Does the health care plan cover abortion, or not?

Even the different factcheckers are getting confused about this critical question. The answer turns out to be very complicated, as is trying to understand this complicated bill. this article comes up with this helpful conclusion: “Those who claim abortion clearly is covered, and those who say it clearly isn’t, are both wrong.” Read the explanation at the link. A sample:

When advocates claim that the “public plan” — a government-administered health care option — does not cover abortion, they’re being literally accurate…but slippery. The two main bills (so far) do not, in fact, require a plan to cover abortion. However, they don’t prohibit abortion coverage either, instead leaving it up to the Secretary of Health and Human Services to decide, later, whether abortion would be included in a basic benefits package.

Pro-life activists say that if abortion can be covered, it will be covered. It’s certainly not an unreasonable prediction, given that the Secretary and the President are both pro-choice (though neither side talks about the flipside: When President Palin is in the White House she could reverse the policy through a simple executive order). . . .

(Memo to the White House press corps: Please ask Mr. Obama, Robert Gibbs or Kathleen Sebelius the following: “The health care legislation gives the HHS Secretary the authority to decide whether abortion is covered. Will you commit right now that abortion will not be covered?”)

About Gene Veith

Professor of Literature at Patrick Henry College, the Director of the Cranach Institute at Concordia Theological Seminary, a columnist for World Magazine and TableTalk, and the author of 18 books on different facets of Christianity & Culture.

  • http://viz.tumblr.com Tickletext

    The nonpartisan Factcheck.org comes to a similar conclusion:

    “The truth is that bills now before Congress don’t require federal money to be used for supporting abortion coverage. So the president is right to that limited extent. But it’s equally true that House and Senate legislation would allow a new “public” insurance plan to cover abortions, despite language added to the House bill that technically forbids using public funds to pay for them. Obama has said in the past that “reproductive services” would be covered by his public plan, so it’s likely that any new federal insurance plan would cover abortion unless Congress expressly prohibits that. Low- and moderate-income persons who would choose the “public plan” would qualify for federal subsidies to purchase it. Private plans that cover abortion also could be purchased with the help of federal subsidies. Therefore, we judge that the president goes too far when he calls the statements that government would be funding abortions “fabrications.””

  • http://viz.tumblr.com Tickletext

    The nonpartisan Factcheck.org comes to a similar conclusion:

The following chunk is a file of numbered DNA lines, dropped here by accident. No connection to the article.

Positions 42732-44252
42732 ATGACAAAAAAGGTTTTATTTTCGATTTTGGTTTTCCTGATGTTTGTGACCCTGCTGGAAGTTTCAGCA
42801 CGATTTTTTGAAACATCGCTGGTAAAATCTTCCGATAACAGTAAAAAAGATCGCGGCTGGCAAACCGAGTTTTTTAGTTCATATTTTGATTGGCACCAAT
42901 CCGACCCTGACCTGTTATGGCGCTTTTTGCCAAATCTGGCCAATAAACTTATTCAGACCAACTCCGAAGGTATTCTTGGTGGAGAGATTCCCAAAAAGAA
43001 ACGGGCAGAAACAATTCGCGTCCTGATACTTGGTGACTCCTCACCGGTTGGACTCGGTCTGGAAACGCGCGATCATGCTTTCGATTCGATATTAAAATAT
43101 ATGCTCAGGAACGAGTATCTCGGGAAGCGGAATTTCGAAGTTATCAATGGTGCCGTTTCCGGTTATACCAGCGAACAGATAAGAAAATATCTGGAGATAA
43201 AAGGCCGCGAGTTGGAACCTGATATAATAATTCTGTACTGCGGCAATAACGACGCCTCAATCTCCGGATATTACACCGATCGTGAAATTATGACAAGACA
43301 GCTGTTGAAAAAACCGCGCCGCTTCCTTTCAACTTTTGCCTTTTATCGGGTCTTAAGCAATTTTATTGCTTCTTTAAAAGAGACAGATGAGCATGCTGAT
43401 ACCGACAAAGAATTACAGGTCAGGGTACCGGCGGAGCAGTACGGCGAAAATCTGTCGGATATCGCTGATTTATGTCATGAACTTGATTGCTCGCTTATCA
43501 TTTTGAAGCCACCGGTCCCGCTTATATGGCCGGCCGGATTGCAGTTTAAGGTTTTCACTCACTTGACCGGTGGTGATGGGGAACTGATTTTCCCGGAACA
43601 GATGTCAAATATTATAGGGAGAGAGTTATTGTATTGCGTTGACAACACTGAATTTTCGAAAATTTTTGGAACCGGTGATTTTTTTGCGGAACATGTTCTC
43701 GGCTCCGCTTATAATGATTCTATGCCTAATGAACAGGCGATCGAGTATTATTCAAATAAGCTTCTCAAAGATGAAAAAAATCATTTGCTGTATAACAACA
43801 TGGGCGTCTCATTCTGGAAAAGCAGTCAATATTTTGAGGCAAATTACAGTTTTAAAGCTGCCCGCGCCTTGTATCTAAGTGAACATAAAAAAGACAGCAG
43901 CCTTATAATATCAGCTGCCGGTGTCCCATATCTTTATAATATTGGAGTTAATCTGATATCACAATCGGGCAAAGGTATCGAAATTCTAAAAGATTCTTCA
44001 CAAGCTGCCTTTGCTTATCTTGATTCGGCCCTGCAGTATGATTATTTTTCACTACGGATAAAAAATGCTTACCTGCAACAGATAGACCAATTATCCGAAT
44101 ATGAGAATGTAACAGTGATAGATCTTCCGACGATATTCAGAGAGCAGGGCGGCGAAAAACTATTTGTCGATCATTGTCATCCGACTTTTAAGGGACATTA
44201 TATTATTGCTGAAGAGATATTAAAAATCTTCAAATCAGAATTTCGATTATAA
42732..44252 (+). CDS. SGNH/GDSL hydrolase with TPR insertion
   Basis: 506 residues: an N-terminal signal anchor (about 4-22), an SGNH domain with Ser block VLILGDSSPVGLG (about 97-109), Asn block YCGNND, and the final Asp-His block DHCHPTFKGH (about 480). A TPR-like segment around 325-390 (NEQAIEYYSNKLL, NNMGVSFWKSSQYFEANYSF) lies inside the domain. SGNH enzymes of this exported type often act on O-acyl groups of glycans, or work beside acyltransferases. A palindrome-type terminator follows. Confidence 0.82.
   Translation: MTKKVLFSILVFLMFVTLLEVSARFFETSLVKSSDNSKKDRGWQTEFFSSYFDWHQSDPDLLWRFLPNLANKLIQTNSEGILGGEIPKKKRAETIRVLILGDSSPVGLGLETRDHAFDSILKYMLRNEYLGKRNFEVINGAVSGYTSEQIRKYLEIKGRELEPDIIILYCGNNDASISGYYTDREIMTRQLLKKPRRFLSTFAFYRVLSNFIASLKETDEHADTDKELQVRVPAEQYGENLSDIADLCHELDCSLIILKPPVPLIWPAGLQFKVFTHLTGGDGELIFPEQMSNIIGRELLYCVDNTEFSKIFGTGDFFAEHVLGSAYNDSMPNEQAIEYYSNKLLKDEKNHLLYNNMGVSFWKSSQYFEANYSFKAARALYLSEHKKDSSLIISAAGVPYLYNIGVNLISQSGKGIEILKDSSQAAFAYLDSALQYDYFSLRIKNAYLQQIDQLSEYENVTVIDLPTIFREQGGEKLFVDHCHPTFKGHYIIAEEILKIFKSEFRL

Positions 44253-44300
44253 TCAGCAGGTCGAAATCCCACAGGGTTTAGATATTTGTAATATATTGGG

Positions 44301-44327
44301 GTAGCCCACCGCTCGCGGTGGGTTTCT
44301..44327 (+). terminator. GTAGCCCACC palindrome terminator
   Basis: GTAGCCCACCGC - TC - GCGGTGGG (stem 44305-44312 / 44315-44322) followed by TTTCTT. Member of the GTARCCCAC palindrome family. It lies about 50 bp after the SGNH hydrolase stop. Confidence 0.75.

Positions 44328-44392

“The truth is that bills now before Congress don’t require federal money to be used for supporting abortion coverage. So the president is right to that limited extent. But it’s equally true that House and Senate legislation would allow a new “public” insurance plan to cover abortions, despite language added to the House bill that technically forbids using public funds to pay for them. Obama has said in the past that “reproductive services” would be covered by his public plan, so it’s likely that any new federal insurance plan would cover abortion unless Congress expressly prohibits that. Low- and moderate-income persons who would choose the “public plan” would qualify for federal subsidies to purchase it. Private plans that cover abortion also could be purchased with the help of federal subsidies. Therefore, we judge that the president goes too far when he calls the statements that government would be funding abortions “fabrications.””

  • http://www.toddstadler.com/ tODD

    Seems fairly clear to me that we can at least say that it leaves open the option for covering abortion, and, furthermore, that said option will be used by the current administration.

    But what’s up with the “memo to the White House press corps”? Does the Wall Street Journal not have a staff member in the corps anymore? Why don’t their own journalists ask this question?

  • http://www.toddstadler.com/ tODD

    Seems fairly clear to me that we can at least say that it leaves open the option for covering abortion, and, furthermore, that said option will be used by the current administration.

    But what’s up with the “memo to the White House press corps”? Does the Wall Street Journal not have a staff member in the corps anymore? Why don’t their own journalists ask this question?

  • J

    While the issue is compelling, it’s hard to take anyone seriously who puts the words President and Palin in consecutive order.
    On the serious side, it amazes me that pro-life activists are opposing a public option. “Pro-life” has become a virtual oxymoron in the hands of the far right.

  • J

    While the issue is compelling, it’s hard to take anyone seriously who puts the words President and Palin in consecutive order.
    On the serious side, it amazes me that pro-life activists are opposing a public option. “Pro-life” has become a virtual oxymoron in the hands of the far right.

  • http://www.toddstadler.com/ tODD